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sy air, upborne by the shouts and huzzas of a giddy multitude, all of them are now silent and forgotten ; all that remains of them is consigned to oblivion in the musty records of Parliament, or lives only in the shadow of a name. I wished there. fore to bring them on the stage once more, and drag them out of that obscurity, from which it is now impossible to redeem their fellowactors. I was uneasy till I had made the monumental pile of octavos and folios, “ wherein I saw them quietly inurned, open its ponderous and marble jaws," and " set the imprisoned wranglers free again." It is possible that some of that numerous .raçe. of pratars, yhä bave sprung up within the last ten years; to whom I should certainly have first paid my compliments, may not be satisfied vith the space allotted them in these volumes.. But I cannot help it. My object was to revive what was forgotten; anid.eisbodyowhat was permanent ; and not to echo the loquacious babblings of these accomplished persons, who, if all their words were written in a book, the world would not contain them. Besides, living speakers may, and are in the habit of printing their own speeches. Or even if this were not the case, there is no danger, while they have breath and lungs left, that they will ever suffer the public to be at a loss for daily specimens of their polished eloquence and profound wisdom.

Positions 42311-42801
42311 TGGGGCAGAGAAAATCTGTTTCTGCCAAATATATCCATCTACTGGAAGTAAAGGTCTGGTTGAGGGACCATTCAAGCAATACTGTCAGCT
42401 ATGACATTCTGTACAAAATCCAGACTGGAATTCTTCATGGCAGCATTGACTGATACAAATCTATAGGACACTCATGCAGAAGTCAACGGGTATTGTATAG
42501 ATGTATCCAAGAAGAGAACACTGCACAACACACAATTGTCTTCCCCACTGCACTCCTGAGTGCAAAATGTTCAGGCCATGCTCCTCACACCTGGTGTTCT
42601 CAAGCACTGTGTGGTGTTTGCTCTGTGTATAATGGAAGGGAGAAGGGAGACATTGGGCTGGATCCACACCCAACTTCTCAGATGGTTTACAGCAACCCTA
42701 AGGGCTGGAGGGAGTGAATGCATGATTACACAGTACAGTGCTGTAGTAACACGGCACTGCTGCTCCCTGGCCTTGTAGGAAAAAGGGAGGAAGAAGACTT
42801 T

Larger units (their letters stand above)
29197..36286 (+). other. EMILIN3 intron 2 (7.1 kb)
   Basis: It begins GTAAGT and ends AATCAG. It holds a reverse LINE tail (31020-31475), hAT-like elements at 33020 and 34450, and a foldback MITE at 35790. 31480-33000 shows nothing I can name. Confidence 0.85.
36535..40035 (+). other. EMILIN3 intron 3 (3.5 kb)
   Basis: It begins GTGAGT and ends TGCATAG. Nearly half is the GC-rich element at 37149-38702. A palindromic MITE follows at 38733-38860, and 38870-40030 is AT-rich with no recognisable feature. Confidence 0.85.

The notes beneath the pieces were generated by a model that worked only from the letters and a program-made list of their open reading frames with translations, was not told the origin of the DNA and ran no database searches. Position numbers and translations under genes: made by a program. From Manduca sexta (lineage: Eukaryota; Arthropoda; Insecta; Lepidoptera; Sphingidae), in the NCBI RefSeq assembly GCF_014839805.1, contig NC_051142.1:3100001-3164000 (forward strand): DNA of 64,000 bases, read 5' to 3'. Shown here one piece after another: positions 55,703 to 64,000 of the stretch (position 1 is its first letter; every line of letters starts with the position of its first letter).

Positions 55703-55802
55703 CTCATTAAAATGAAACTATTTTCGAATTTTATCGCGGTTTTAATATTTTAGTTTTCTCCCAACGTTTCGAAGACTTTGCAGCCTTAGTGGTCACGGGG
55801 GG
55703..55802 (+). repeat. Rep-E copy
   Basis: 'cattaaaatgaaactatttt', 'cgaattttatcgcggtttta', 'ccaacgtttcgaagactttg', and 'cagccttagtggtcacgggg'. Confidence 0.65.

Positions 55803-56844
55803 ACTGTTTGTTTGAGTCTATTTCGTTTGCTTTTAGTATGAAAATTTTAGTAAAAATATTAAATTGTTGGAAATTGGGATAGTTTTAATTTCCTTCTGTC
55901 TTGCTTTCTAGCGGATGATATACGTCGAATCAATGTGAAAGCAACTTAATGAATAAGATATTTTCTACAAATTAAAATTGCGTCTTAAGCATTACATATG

There were some other objects to be attended to in making this collection, as well as the style of different speakers. I wished to make it a history, as far as I could, of the progress of the language, of the state of parties at different periods, of the most interesting debates, and in short, an abridged parliamentary history for the time. It was necessary that it should serve as a common-place book of the principal topics, of the pros and cons of the different questions, that may be brought in. to dispute. If, however, this work has the effect which I intend it to have, it will rather serve to put a stop to that vice of much